THE number of alcohol-related hospital admissions for men in Trafford is higher than the national average.

The demand for addiction support is also high, with referrals for alcohol support services up since the last lockdown ended.

Demand for services has remained high throughout the pandemic.

In a health scrutiny report, due to be presented to the council this week, the latest data for Trafford’s alcohol related illnesses and hospital admissions was revealed.

The borough is above the national average for the number of alcohol-related conditions that resulted in hospital admissions for men – and it’s been that way since the 2008-2009 financial year.

The Achieve Trafford services provide bespoke drug and alcohol treatment based on individual needs.

The health scrutiny report said: “The service focuses on those who engage in harmful drug and alcohol use and there has been a significant increase in referrals for alcohol interventions, particularly in the period of emergence from pandemic associated social restrictions and lockdown.

“The service receives a significantly higher number of referrals for alcohol compared to other substances, opiates for example, and they have seen this continue through the pandemic.

“In the wake of the pandemic, there has been a sharp increase in demand for addiction treatment services.”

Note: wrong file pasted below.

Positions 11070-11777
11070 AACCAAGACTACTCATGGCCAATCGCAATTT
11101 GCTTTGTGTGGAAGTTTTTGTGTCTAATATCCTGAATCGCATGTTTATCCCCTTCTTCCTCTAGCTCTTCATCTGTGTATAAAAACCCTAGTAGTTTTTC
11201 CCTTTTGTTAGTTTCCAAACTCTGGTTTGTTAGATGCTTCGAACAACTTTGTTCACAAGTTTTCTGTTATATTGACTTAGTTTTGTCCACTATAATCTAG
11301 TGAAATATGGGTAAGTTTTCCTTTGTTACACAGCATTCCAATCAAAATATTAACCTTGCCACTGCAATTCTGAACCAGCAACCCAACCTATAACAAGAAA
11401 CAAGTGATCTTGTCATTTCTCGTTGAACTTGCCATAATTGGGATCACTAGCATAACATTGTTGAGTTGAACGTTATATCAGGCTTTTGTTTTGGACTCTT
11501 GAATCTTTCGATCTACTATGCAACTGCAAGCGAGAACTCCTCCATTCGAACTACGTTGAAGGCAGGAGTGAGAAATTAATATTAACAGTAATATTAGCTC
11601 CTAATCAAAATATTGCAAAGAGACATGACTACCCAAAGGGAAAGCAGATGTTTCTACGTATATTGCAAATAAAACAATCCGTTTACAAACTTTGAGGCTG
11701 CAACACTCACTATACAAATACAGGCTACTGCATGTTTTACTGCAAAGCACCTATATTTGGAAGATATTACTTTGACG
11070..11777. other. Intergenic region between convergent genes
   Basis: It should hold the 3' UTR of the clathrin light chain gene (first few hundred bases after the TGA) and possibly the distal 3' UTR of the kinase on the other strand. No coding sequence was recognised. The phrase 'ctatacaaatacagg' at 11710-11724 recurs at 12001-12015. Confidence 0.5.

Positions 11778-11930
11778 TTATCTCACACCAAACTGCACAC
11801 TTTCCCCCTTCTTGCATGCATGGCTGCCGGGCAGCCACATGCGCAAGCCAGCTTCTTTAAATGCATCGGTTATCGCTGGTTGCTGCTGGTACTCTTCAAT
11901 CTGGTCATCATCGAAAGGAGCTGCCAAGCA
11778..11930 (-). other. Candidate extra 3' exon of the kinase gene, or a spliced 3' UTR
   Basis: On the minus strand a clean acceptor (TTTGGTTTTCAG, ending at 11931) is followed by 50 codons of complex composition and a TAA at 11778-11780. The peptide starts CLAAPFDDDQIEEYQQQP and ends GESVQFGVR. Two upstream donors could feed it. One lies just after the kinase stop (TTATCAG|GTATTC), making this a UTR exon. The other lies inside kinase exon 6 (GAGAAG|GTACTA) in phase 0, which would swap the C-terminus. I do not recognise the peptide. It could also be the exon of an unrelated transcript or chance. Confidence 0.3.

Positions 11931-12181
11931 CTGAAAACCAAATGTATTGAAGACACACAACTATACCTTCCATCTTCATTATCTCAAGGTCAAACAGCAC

There was a particular spike in the number of people beginning alcohol addiction support services in June 2021.

Digital support options being recently made available has also increased the number of people accessing support, 'attracting and retaining groups who may not otherwise have accessed services'.

The links between substance abuse and mental health struggles was also outlined.

The borough’s experts added in the report: “The past 18 months have been challenging for everyone, but many of those whose lives are affected by addiction and additional complexities, such as mental health issues, have faced particularly difficult challenges.

“Evidence suggests over 70 per cent of clients presenting to adult substance misuse services in Trafford report a co-existing mental health need.”

Alcohol or other substance abuse in Trafford’s younger population has been decreasing in recent years, but experts feel some opportunities to help more under 18s are being missed.

They added: “It is noted that referrals from Trafford schools are not always made, leading to missed opportunities to avoid pupil exclusion and provide early intervention and support.

“There is a cohort of young adults aged between 18 and 24 who drink problematically, but are not alcohol-dependent, have complex social or mental health issues, but do not qualify for support available from adult substance misuse services (as they do not meet the threshold), so a potential gap in provision exists for this group.”

The report concluded: “Drug and alcohol misuse are often intertwined with a range of mental health and social problems, including depression and anxiety, domestic abuse, housing needs, offending, rough sleeping, child abuse, adverse childhood experiences, loss, trauma and severe and enduring mental health problems such as schizophrenia.

“A priority for Trafford is to address the need for more integrated and holistic care for service users experiencing a wide range of complex problems.”